85
drank Irish Breakfast by Butiki Teas
122 tasting notes

Whoa. Has it really been over a month since my last note? Doesn’t feel like that long ago.

Just came home from some travelling— took a short-term May abroad course about bioethics in the Netherlands for a few weeks, then went off to London on my own for another week or so. It was a wonderful experience. The history of the Netherlands and the influences it’s had on Dutch culture (a unique blend of individualism balanced with cooperation that ties in with a general theme of tolerance) is fascinating. The food was delicious, too (I fell in love with poffertjes, stroopwafels, and various rijsttafel dishes that I don’t know the names of). I’d love to go back and live there for an extended period of time, to be honest (studying bioethics there would be great).

London was just amazing. Words cannot describe how excited and stunned I was to be in the city, since there is so much history there (and just in the country in general). It’s also a really expensive city… think NYC prices numerically, then double it because of the GBP to USD conversion rate. Thank goodness for hostels (though I may try couchsurfing or AirBnB next time).

Unfortunately, I wasn’t able to pick up any teas this trip (I was trying to fly hand luggage only and the cheeses I got from Gouda took up a lot of space). But I really hope to return in the future, because there are so many more museums I’d like to visit, and the rest of England and other countries of the UK as well!

Anyway, that long note was basically just to say that my status with this tea is almost a sipdown, and it’s definitely going on my repurchase list once I’m out. It’s smooth, malty, and a strong tea that isn’t at all a “yell-in-your-face” strong, but more of a firm shake of the shoulder, “hey, time to get up and meet the day” strong.

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Update: Have been occupied as of late with graduate program applications. I’ll still be on Steepster, but will mostly be in lurk-mode with the occasional review.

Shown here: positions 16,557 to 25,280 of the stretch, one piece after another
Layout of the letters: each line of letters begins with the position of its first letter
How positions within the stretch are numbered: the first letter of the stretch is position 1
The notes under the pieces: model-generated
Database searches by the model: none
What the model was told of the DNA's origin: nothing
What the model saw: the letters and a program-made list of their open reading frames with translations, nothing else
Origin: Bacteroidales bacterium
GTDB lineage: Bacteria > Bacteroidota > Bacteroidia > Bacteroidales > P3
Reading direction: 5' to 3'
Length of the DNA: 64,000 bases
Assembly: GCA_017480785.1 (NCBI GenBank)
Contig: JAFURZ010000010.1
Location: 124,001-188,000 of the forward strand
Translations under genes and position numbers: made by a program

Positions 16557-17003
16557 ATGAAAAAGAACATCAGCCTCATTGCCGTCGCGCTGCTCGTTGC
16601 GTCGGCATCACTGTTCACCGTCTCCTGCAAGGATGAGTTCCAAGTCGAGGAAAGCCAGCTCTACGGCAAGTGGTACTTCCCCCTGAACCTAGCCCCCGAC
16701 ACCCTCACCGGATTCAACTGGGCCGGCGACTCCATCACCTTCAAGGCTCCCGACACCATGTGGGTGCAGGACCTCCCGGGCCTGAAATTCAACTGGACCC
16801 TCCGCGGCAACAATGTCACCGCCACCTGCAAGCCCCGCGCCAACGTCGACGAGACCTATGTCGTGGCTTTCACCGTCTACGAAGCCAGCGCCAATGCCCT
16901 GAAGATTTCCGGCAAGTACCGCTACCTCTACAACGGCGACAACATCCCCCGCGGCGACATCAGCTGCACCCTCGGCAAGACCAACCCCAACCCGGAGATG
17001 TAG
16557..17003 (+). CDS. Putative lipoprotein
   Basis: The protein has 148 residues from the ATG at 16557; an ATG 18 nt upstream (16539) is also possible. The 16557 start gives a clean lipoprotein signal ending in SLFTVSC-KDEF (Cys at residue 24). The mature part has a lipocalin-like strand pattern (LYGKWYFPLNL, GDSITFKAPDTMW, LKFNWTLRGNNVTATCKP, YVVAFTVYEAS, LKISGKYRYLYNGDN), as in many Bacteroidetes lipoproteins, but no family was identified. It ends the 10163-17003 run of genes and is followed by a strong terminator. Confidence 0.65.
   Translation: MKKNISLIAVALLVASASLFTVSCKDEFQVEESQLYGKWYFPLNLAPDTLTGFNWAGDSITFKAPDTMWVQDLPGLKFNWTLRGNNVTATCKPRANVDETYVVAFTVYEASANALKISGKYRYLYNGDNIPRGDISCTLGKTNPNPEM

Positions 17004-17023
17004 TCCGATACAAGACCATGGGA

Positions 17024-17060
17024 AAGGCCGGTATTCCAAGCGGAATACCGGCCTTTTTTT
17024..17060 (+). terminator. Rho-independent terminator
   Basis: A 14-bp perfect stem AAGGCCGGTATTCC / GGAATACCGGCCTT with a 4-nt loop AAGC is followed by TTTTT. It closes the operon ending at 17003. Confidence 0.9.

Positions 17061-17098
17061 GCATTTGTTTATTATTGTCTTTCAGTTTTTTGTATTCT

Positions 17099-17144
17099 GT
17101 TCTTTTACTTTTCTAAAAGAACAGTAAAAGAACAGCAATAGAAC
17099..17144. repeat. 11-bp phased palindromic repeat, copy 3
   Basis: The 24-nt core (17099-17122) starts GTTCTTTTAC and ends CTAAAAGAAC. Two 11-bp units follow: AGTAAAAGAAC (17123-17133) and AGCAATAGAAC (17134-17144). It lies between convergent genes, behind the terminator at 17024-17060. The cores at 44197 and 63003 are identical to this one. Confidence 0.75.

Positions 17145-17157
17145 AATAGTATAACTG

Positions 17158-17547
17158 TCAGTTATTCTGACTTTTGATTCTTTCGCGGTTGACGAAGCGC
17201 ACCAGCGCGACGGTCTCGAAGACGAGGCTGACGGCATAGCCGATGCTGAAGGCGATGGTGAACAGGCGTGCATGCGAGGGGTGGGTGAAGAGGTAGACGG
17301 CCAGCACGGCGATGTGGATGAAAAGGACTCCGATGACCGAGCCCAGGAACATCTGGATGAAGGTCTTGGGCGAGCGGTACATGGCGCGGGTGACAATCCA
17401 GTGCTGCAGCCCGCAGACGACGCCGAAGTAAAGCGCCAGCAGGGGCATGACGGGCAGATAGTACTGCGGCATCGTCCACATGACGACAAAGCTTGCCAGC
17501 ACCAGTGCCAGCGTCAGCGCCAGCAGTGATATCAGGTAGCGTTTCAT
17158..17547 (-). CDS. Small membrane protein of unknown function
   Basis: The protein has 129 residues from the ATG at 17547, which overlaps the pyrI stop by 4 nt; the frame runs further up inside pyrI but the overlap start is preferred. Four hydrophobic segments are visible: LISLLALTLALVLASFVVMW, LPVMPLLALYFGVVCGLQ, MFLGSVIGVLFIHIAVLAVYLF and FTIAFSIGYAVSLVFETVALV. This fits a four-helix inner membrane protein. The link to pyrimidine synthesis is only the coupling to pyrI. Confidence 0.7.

Brewing method is usually Western style for black teas (2-3 minutes at near-boiling), “grandpa style” for shu pu’ers and longjing, and gongfu (with a gaiwan) short steeps for sheng and the occasional shu pu’ers (two 5-second rinses, then 5, 10, 15-second steeps with a gradual increase in steep times to taste). The gaiwan is also used for oolongs though I sometimes use a brew basket if the gaiwan is occupied and I’m taking a break from pu’er.

I enjoy black teas, pu’er, and oolongs (leaning towards aged, cliff/Wuyi, or roasted/dark), depending on my mood. I don’t usually drink green tea but do enjoy a cup every so often.

My rating methods have changed over time and as a result, they’re very inconsistent. I plan to give my rating system an overhaul and will eventually get around to rescaling older ratings.

99 & 100: I will go to almost any lengths to keep this stocked in my cupboard.
90-98: I’m willing to or already do frequently repurchase this when my stock runs low.
80-89: I enjoy this tea, and I may be inclined to get more of it once I run out.
70-79: While this is a good tea, I don’t plan on having it in constant supply in my tea stash.
50-69: This might still be a good tea, but I wouldn’t get it myself.
40-49: Just tolerable enough for me to finish the cup, but I don’t think I’ll be trying it again any time soon.
Below 40: Noping the heck out of this cup/pot.

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